On of our readers' tells us her Jack Russells will be boycotting Pedigree Gravy Bones until they take down their message of support on the KC genetics website. She's written to Pedigree to tell them.
Pedigree Pet Foods Mill Street Melton Mowbray Leicestershire LE13 1BB
Click here to see other supporters of the KC stance who may also like to hear from you!
And here is an idea I've been mulling on.
Would anyone be interested in taking part in a new project? To create the Cavalier Queen Elizabeth. A healthy Cavalier created in our current monarch's lifetime. The idea would be to find the healthiest unrelated Cavaliers we can, and with consultation with lots of experts - outcross with some new blood to retain all the positive features we know and love in this troubled breed.
So what could you cross with? Working Cocker? Jack Russell? Something not too in-bred and something with longevity.
We'd have to get some neurologists on board to look at which skull shape we should try for and really check out hearts and other problems and what level of inbreeding has occurred in any dogs introduced.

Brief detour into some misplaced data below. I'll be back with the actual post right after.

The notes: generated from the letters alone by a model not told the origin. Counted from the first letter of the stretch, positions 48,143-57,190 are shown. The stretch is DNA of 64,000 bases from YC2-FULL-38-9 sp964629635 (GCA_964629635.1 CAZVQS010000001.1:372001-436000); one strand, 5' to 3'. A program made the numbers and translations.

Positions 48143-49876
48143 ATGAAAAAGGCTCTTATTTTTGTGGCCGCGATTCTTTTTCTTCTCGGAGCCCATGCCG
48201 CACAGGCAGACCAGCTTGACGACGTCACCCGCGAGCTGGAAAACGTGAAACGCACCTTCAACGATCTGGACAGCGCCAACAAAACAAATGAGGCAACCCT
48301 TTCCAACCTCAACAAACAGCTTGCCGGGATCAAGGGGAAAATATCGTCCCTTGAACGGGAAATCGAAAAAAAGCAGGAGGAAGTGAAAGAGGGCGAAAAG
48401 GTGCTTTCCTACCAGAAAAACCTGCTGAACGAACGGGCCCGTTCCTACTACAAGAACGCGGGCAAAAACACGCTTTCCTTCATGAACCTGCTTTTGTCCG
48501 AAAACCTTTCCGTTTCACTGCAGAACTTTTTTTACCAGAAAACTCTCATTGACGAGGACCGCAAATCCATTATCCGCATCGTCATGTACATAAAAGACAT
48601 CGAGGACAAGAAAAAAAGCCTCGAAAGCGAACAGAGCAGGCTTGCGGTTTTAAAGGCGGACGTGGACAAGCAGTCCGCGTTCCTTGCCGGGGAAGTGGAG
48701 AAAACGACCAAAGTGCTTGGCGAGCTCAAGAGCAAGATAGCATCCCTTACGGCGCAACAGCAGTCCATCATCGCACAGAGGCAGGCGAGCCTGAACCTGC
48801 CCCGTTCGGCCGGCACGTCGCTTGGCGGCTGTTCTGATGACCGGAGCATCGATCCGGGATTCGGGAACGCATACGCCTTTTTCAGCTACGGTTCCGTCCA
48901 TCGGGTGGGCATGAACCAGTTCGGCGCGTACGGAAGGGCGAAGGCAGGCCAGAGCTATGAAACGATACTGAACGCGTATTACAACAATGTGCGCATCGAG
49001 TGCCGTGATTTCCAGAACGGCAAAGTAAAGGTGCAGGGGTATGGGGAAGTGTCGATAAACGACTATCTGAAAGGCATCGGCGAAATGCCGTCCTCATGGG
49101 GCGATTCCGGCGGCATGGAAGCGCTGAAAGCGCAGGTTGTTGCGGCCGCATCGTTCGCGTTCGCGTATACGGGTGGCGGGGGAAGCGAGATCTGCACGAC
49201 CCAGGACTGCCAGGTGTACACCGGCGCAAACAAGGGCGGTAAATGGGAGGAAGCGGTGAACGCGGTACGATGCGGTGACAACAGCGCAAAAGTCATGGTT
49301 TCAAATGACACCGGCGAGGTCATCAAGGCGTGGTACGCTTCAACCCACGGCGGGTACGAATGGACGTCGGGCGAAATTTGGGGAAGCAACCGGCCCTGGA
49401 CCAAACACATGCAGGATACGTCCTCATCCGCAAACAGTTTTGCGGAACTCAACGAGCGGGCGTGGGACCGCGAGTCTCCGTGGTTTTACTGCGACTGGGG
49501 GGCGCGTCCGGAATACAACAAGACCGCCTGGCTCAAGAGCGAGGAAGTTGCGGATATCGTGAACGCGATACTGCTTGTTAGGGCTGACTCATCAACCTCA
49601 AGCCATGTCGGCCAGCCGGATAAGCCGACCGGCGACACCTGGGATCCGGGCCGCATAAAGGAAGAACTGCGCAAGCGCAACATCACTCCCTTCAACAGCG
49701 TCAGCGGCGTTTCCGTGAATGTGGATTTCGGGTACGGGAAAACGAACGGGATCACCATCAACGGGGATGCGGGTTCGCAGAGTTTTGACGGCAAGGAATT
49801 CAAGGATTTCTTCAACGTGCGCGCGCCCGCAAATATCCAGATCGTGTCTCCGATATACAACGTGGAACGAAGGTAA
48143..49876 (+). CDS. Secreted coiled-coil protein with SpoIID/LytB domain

There is precedent. In Boxers Dr Bruce Cattenach (the heart expert) crossed Boxers with Corgis with slightly less noble objectives - he was trying to get the tail-less gene from the Corgi into Boxers to beat the docking ban! But in very few generations he did indeed get that gene into the breed which very soon returned to looking like a 100% Boxer. And the KC very happily have taken in these crosses into the Boxer registry.
Anyone involved with project would have to agree to keeping records of longevity and health for the whole of any pups life plus they must also agree to perform all recommended health tests.
What do you think? Perhaps we could get other little groups of caring people modifying other breeds in trouble using the same model?
Friday, 22 August 2008
This girl didn't know what I did for a living and she didn't recognise me from the programme, we just discussed it as if we had both just watched it fresh.